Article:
Kramer had a perfectly good argument for this key decision: he wanted to make Dr. Prentice so perfect in every way that the only possible objection Joey’s parent’s could have would be the colour of his skin, thereby exposing the potential hypocrisy of well-meaning liberals who preach equality while trying to avoid the inevitable consequences.
As Christina and her husband Matt (Spencer Tracey in his final performance) struggle to work out their feelings, the film complicates things with the reactions of other Black characters – the Drayton’s maid Tillie (Isabel Sanford), who is deeply suspicious of Prentice for stepping across a well-established social barrier, and John’s parents (Roy Glenn and Beah Richards), who are proud of what their son has achieved but fearful of what he’s risking by this socially unacceptable course of action. This is one of the film’s most interesting, but also risky, aspects: while the white liberals are virtually required by their political beliefs to accept the situation, the Black characters represent the internalized dimension of racial subjugation, a belief in “knowing one’s place”. This comes to a head in the powerful confrontation between John and his father which climaxes with John blurting out that his father thinks of himself “as a coloured man, but I think of myself as a man.”
In the end, it’s the women who make the film’s key argument, that what matters is individual feeling, not socially constructed barriers. Prompted by Joey’s colour-blind feelings, the two mothers overcome their own initial shock and eventually break down the fathers’ resistance, although matters are only finally resolved when Matt Drayton gathers everyone together and uses his patriarchal authority to tear down those barriers. This again is one cause of negative critical reaction – the use of a personal, emotional argument to counter deep-rooted social and political forces which have traditionally served to suppress Blacks in American society. This if anything marks Guess Who’s Coming to Dinner as naive, but it’s in keeping with the approach Hollywood has always taken towards social problems.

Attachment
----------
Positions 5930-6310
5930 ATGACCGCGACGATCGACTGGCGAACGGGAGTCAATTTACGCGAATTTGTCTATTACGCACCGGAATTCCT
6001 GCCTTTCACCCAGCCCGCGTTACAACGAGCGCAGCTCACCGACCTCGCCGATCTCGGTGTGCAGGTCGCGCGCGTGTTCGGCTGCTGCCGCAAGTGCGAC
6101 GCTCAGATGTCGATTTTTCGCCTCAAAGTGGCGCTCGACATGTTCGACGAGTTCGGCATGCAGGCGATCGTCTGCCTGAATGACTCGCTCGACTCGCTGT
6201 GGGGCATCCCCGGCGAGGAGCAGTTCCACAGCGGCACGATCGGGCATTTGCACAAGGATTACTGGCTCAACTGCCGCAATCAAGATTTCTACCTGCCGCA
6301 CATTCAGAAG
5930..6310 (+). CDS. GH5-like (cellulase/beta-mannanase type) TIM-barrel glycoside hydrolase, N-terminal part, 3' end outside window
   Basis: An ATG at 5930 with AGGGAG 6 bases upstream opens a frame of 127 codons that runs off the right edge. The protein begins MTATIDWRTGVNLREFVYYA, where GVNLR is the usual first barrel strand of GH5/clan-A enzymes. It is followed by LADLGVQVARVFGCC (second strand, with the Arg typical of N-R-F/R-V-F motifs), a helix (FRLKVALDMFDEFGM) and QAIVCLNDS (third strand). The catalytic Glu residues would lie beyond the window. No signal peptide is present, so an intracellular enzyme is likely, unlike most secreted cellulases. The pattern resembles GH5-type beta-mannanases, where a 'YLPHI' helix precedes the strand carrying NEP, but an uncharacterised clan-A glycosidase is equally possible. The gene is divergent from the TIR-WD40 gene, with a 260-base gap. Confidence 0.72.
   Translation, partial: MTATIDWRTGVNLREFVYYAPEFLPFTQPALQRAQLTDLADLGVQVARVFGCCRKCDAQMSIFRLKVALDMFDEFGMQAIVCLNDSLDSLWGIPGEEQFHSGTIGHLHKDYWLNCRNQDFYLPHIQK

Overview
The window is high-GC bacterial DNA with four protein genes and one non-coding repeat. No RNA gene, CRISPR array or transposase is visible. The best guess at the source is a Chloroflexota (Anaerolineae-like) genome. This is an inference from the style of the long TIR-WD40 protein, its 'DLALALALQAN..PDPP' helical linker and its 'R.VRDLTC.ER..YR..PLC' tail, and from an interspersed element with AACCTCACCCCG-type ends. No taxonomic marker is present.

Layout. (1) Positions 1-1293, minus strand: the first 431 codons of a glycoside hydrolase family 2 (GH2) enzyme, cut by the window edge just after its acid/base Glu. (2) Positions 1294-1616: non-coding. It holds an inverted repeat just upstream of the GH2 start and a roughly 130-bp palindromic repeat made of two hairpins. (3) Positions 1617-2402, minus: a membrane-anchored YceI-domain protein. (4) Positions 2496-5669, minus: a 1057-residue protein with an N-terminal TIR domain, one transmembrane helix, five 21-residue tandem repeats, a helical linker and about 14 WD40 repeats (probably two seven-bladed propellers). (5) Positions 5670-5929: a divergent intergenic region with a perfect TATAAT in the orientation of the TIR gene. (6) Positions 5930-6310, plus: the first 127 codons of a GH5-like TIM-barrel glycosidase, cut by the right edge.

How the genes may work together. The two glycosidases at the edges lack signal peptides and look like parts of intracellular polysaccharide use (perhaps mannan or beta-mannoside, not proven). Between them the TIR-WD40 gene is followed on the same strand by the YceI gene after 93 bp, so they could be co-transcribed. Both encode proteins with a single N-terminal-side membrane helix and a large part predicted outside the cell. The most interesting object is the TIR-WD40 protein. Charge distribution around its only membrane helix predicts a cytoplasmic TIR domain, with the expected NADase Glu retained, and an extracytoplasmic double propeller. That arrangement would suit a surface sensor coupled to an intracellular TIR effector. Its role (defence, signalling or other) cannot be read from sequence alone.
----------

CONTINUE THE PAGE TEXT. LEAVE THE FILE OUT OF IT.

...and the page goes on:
In the end, Guess Who’s Coming to Dinner is a genuinely entertaining film whatever its weaknesses as a social document, its charm rooted in Rose’s impeccably constructed script and, more than anything else, in its wonderful cast. Although he may seem impossibly perfect, Poitier gives his usual intelligent and nuanced performance, confirming his status as one of the finest actors of his era. Perhaps key to the film’s popular success is the final pairing of Tracey and Hepburn, with the characters’ relationship deeply inflected with the actors’ own long-standing personal history as one of Hollywood’s most romantic (if illicit) couples. This pairing brings a huge weight of emotion to the film which enriches it beyond whatever intrinsic merits it may have; one’s response is deepened by the knowledge that Tracey was dying at the time (he did in fact die seventeen days after production wrapped), yet nonetheless gave a beautifully controlled and often subtle performance.
The supporting cast is uniformly excellent, with Sanford, Glenn and particularly Richards doing a great deal to prevent the movie from sliding into irredeemable liberal self-satisfaction. Even Cecil Kellaway, in the hoariest role as a charmingly outspoken Catholic priest right out of Leo McCarey’s sentimental playbook, manages to add life to the essentially artificial construct. As for Katherine Houghton, Hepburn’s niece, appearing in her first movie, she took a lot of flack, but it should be noted that she had a virtually impossible role as the perky avatar of a “post-racial” society, and yet she manages to give Joey enough charm and energy to convincingly set the whole machine in motion.
Twilight Time’s Blu-ray provides an excellent transfer, although the hi-def image fully reveals the rather flat TV look of the production. There are also several extras, including a couple of retrospective featurettes which sketch in the production’s history and reception. Disappointingly, the disk has one of the most unsatisfying commentaries yet offered by the company. Rather than the usual Nick Redman/Julie Kirgo track, we instead get a group commentary by film historians Eddy Friedfeld, Lee Pfeiffer and Paul Scrabo. This team, although they seem to be friends, trample all over each other with constant interruptions, so almost every time an interesting point is broached it never gets completed or explored because someone else can’t wait to jump in with their own thought. This constant chatter made me miss the usual respectful conversation we’ve come to expect from Twilight Time.